The Bonds(?) of Blood

One of my fascinations with the pagan and polytheist cultures is what draws our collective attention. There are thousands of meaningful, thoughtful, and historical practices and, at times, we are, as a collection of seekers, drawn like moths to the flame to one of these particular sets of skills. It’s almost a fad, but ‘fad’ is a bad word to describe it because it implies that these practices will dissipate or disappear when our attention shifts elsewhere. It’s true that not all of us may find long-term meaning in our new spiritual discoveries, but it doesn’t mean that these practices or customs are not valid or will not be held up by groups or individuals who have held them as sacred for longer than we might think.

I first noticed this phenomenon around the explosion of interest in root work and other forms of folk magic. I have been studying root work since I first realized that polytheism and pagan practices were for me and it was quite surprising to see it brought to the forefront. In my prior experience, lots of systems of low magic and root work were thought to be…less than ethical due to the loose and questionable moral practices that may be ascribed to those particular modalities. However, that didn’t stop the collective mind from latching on and devouring what they could find on the topic. Blogs and books were written and a lot of information [and misinformation!] was spread. Then, as quickly as it had come to pass, it died down again and those who found meaning in those traditions incorporated it into their practices and those who had been practicing since before the boom may have sighed in relief and kept doing what they had been doing.

What has come next in popularity and attention, at least from where I sit, is ancestor veneration and veneration of the dead. It has been rather curious to watch. People that I have known for years who might have given the ancestors a cursory glance prior are now full-fledged supporters and vocal advocates for ancestor worship, and have incorporated it as a major part of their personal spiritual practice. As a voracious observer, this has proven to be quite the feast for my curiosity.

Like root work, ancestor veneration is not a new thing. As I was forming my thoughts for this entry, I did a little reading on the topic and was not surprised in the least to find that every religion, no matter how large or how small, has some aspect of ancestor veneration involved in it’s practices. From Roman Catholicism to tribe-specific practices in Africa, spiritual and religious groups hold the dead as holy and invite them into their devotional practices. We might honor the saints and martyrs of the Roman Catholic or Eastern Orthodox faiths, we might throw a party for the ghede, or we might make space on our altars for a beloved relative or friend who went before us. Regardless of the particulars, our traditions include considering those who have left their earthly bodies as vital to our experience in ours.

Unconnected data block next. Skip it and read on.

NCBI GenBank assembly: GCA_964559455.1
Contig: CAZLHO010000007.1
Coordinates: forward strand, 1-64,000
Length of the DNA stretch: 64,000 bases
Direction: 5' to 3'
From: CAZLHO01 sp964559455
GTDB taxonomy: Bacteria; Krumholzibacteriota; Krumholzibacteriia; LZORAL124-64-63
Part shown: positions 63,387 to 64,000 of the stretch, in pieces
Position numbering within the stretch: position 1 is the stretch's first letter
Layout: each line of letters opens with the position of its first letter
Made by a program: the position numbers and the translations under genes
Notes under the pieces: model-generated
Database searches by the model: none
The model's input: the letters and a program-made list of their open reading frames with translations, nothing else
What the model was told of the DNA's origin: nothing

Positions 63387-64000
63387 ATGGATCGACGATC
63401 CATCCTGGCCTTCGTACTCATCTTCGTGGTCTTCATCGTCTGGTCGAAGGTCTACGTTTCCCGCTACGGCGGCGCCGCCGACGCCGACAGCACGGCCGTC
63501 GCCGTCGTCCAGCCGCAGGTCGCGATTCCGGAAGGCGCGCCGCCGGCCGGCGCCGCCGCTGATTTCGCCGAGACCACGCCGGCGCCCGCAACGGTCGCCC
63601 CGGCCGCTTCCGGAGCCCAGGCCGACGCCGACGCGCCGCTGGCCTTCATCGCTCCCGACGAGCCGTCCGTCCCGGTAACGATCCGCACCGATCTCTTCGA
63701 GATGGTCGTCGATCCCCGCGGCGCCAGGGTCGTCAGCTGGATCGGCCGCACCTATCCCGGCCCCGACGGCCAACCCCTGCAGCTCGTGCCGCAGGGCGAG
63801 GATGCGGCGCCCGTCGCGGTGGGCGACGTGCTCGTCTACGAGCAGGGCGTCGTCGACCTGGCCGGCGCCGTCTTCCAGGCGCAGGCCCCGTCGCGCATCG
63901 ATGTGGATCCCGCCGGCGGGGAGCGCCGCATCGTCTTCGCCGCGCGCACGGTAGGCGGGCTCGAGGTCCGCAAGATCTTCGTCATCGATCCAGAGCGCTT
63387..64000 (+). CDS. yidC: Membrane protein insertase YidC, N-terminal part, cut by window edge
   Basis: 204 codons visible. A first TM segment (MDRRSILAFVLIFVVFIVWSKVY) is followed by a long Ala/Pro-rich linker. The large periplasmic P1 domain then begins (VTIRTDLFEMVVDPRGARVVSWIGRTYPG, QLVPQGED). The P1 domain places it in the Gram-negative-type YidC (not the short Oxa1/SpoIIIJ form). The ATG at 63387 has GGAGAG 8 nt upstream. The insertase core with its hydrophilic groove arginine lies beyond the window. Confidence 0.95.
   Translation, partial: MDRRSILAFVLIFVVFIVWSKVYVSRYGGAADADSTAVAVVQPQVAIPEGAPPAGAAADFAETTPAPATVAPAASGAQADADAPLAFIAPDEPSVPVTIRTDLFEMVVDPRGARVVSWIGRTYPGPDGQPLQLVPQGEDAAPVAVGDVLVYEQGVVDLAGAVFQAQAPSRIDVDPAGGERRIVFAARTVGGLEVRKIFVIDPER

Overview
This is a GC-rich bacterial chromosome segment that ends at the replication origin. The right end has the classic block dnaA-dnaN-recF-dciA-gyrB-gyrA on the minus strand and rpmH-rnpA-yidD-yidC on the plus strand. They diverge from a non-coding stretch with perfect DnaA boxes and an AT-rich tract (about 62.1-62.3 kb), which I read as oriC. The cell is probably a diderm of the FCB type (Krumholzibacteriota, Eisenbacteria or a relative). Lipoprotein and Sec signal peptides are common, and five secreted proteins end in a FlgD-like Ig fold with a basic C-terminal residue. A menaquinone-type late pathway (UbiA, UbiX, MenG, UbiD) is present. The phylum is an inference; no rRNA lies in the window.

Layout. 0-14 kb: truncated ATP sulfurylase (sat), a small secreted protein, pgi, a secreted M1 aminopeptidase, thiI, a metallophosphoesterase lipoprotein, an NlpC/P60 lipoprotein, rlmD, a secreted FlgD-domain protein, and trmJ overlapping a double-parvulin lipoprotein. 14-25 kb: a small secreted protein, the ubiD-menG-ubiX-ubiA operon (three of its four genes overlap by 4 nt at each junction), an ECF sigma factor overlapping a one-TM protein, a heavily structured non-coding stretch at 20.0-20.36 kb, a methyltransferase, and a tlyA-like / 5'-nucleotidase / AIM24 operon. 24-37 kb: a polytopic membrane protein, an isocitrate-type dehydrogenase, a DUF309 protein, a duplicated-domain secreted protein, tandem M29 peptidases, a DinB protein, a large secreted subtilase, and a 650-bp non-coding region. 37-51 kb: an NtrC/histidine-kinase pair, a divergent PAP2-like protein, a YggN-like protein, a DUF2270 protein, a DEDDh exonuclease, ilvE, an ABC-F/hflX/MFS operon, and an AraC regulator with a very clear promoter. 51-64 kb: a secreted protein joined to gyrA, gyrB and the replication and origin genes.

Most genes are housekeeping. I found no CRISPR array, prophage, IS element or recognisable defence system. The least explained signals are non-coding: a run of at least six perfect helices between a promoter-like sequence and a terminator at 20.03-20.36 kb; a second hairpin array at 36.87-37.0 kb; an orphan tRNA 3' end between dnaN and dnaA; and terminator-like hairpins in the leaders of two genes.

What makes this particular resurgence different from that of root work or, in my experience, any other newly launched or rediscovered practice, is the attitude that is held regarding it’s significance in the wider pagan and polytheist cultures. Where past ‘fads’ may have drawn middling opinions at best as to who should practice or why they should practice, I have found that the opinions regarding ancestor veneration are wildly different. I have seen absolutely rabid writing about how every pagan and polytheist absolutely MUST engage in this practice if they are to be pleasing to their Gods and their ancestors and, that if they choose not to or are lead not to, they are not only spitting in the faces of their fellow practitioners, but the Gods and the ancestors themselves. This practice is being presented as an unequivocal ‘must’, in that you are not a ‘real’ pagan or a polytheist if you don’t do it.

I find this disturbing on several levels.

First, it clearly communicates that we, as fallible meat-machines with a ceiling of how much we may understand of that which we cannot see with our eyes, are authorities on those things that exist beyond on our plane. It says that we know, without a doubt, what the Gods and the ancestors want from both ourselves and other individuals who may walk a pagan or polytheist path. This, in my experience, is completely untrue. Even the most talented shaman or most practiced spirit-worker is not right one hundred percent of the time, nor can they say with absolute accuracy what the Gods and ancestors want from all Their other humans. It’s simply not possible and, though I am loathe to drag out this word since it is so often abused, it is hubris. It brings up the well-beaten argument of how UPG [Unverified Personal Gnosis] works—if God A tells me to do one thing as a devotional activity and then tells another person to do something completely at odds with what I was told, which is right? Who has the authority? The real answer in my world is that neither of us are the authority and that we must rely, keeping in mind the fallibility of our ability to hear the Holy Ones, on what is communicated to us and only us. If I tell you that my devotional practice is The Right Way to do things, I am taking on an authority that you have not given me permission to hold.